he took college entrance exams he failed
because his handwriting was bad, he says. He
couldnâ€™t get into the military academy to make
his dream of being a soldier come true. When
his father found out, he cried. Bing had never
seen him so sad, so disappointed.
I wanted to escape, to run away. He had such high
expectations of me, and he had spent so much
money on meâ€¦ I was willing to do anything to
show him that I had not failed him. I heard about
a business school in Tianjin that would take me; I
asked him to pay for my first year and after that I
would pay for it myself. My father was going through
a hard time financially, but he gave me his last
savings to help me study. That was how, in the end,
I came to the city.
Bing was nineteen and felt that he was coming
into a new world. Tianjin is a coastal city
one hundred kilometres from Beijing. It has
ten million inhabitants, and is becoming the
newest pole of Chinese economic development.
When Bing got off the train, he thought
it had even more colours than he had seen on
TV. Bing couldnâ€™t believe how tall the buildings
were or how many cars he could see.
Bing shared a room in a university dorm
with seven others and started attending classes.
Everything was going well, though the city
was too noisy, too full of strangers; he missed
the stars that he used to see in his hometown.
Shortly after arriving, he discovered that he
could make a little money by giving Chinese
classes to foreign students, but it took him a
few months to set up his first serious business.
At his college, there were public phones
that required special cards. Bing found a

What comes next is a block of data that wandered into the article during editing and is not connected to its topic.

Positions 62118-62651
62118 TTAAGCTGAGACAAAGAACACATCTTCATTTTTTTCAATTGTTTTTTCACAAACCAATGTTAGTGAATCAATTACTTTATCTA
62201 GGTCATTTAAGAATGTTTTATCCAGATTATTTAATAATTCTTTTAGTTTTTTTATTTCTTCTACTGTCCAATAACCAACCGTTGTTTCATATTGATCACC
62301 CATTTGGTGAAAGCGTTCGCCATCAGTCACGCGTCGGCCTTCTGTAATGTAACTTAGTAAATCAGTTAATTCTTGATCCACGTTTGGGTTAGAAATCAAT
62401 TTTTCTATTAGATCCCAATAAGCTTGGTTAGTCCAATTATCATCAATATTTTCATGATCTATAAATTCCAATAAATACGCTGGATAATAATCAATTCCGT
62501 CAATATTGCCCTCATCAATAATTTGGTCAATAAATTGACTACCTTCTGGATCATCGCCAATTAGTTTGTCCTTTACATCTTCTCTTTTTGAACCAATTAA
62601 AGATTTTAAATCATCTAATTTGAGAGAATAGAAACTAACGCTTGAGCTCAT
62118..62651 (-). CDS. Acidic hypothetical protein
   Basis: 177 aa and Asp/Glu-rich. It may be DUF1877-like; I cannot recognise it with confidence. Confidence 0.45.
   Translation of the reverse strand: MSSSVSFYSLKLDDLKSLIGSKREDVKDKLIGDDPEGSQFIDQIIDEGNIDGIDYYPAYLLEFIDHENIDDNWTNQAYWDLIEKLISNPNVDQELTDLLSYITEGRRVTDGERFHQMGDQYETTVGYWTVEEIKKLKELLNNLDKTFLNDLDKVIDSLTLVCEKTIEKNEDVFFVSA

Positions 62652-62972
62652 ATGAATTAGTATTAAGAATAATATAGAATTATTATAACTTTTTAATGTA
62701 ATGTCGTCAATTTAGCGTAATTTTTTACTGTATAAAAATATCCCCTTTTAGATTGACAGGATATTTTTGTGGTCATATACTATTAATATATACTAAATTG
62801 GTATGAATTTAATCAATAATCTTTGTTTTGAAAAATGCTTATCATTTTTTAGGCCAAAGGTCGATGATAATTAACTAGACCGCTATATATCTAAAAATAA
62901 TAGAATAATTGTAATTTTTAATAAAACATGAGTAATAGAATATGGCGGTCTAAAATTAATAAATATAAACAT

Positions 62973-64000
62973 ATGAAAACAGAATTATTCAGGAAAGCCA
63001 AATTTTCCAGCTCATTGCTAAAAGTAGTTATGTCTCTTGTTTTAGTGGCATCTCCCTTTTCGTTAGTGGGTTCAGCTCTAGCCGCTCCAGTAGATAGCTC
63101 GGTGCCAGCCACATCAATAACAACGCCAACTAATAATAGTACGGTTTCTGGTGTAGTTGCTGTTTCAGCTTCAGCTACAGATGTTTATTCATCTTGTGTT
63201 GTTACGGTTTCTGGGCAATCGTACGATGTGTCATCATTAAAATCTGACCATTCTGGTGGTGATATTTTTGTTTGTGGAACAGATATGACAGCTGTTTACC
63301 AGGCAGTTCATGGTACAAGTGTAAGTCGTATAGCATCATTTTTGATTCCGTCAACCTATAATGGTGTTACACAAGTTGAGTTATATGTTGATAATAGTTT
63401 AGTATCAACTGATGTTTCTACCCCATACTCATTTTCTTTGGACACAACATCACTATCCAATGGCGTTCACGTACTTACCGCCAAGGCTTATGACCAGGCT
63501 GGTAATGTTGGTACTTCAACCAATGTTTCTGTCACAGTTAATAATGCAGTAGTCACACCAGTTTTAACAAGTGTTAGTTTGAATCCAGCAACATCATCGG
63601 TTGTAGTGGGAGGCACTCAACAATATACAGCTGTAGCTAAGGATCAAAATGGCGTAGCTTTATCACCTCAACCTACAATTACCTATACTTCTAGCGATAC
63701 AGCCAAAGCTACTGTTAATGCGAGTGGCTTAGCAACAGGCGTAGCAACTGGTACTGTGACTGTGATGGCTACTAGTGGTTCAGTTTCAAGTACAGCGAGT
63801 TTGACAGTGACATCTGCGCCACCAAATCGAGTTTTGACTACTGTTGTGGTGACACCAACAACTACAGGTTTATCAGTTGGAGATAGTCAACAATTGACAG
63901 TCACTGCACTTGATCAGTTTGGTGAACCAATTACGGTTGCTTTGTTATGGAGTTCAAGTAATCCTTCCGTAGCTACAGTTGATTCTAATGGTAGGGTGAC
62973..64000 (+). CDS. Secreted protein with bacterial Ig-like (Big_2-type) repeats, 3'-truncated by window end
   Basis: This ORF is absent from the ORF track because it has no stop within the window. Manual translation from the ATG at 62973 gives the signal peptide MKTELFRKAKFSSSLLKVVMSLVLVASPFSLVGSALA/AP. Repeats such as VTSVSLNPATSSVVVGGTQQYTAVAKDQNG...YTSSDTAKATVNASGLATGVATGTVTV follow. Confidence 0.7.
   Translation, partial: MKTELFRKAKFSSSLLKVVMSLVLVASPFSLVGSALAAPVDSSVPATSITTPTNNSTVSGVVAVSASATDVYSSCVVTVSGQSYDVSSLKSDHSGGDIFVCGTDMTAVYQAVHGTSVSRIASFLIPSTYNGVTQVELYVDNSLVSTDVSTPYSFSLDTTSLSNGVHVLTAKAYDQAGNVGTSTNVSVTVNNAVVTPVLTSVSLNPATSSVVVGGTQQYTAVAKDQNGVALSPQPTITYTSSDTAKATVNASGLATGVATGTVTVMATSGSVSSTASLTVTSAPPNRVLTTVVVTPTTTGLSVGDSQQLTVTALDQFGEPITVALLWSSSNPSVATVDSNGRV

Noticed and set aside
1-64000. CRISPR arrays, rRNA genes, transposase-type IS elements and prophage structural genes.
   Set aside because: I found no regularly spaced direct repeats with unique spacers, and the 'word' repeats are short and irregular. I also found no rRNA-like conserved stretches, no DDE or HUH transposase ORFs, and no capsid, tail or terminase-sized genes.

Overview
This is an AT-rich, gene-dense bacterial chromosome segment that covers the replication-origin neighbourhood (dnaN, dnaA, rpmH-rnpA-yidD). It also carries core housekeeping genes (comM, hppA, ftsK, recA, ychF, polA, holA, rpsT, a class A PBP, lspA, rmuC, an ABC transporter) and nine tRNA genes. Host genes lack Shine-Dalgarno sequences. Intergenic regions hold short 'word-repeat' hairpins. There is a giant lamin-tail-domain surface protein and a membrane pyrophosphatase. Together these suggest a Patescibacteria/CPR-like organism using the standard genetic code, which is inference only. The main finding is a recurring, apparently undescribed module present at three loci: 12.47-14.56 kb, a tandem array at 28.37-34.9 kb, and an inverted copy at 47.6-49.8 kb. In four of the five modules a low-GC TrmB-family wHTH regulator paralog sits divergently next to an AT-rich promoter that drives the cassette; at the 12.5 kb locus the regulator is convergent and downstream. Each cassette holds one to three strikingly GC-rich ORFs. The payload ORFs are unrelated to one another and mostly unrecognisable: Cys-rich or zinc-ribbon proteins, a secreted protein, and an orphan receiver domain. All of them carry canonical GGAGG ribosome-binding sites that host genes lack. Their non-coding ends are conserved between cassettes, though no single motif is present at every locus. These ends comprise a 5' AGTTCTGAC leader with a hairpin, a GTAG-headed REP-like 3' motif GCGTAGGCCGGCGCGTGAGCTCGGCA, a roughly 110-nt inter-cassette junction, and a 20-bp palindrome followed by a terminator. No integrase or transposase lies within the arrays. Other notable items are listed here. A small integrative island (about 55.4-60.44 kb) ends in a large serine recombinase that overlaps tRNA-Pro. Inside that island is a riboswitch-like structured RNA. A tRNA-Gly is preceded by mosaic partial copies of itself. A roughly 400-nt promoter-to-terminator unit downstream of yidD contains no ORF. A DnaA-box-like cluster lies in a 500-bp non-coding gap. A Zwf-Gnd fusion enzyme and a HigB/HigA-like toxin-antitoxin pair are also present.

place where he could buy these cards cheap,
and started to sell them to his classmates for
twenty or thirty percent more.
You mean, you took advantage of your roommates?
Didnâ€™t that trouble you?
No. But I didnâ€™t want them to be angry with me
either, so I included them in the business. I would
give them cards to sell and we would share the profit,
stuff like that. Thatâ€™s the Chinese way of doing
business: get more people to participate and earn
money, that way you know they will support you. If
you want to win, you have to share your prosperity.
Bing earned enough money to pay for his
studies. And, when he graduated, he came
up with a better business: he and a friend got
two old machines and opened a small copy
shop across the street from the university. The
business was a success. Suddenly, Bing found
himself earning more than 200 yuan â€“ US$25
dollars â€“ a day. He was twenty-one years old,
rich, a self-made man, a true entrepreneur.
Bing bought a mobile phone and felt like the
king of the block. His dreams were coming
true, and it had been so easy. Soon he would
be able to bring his parents and show them
what he had done. Meanwhile, he spent his
money on clothes, books and stamps.
After a year, the owner of the store told them
that he would substantially raise the rent. Bing and
his partner couldnâ€™t afford to pay so much more.
They couldnâ€™t find anywhere else to go and, just like
that, his life as a businessman vanished into thin air.
I had forgotten what it was to work hard. I thought that
everything was easy: I thought I could do whatever I wanted.
Bing got a well-paid job at a computer company,
but never actually got paid. He couldnâ€™t
find another job and, after three months,
he had to ask a friend to put him up. Bing couldnâ€™t always afford to
eat. Someone told
him that they were hiring waiters at a large
karaoke club called the Oriental Pearl. Bing
applied and, after a few days of training, he
was serving food and drink. Now he was
earning in a month what he used to earn in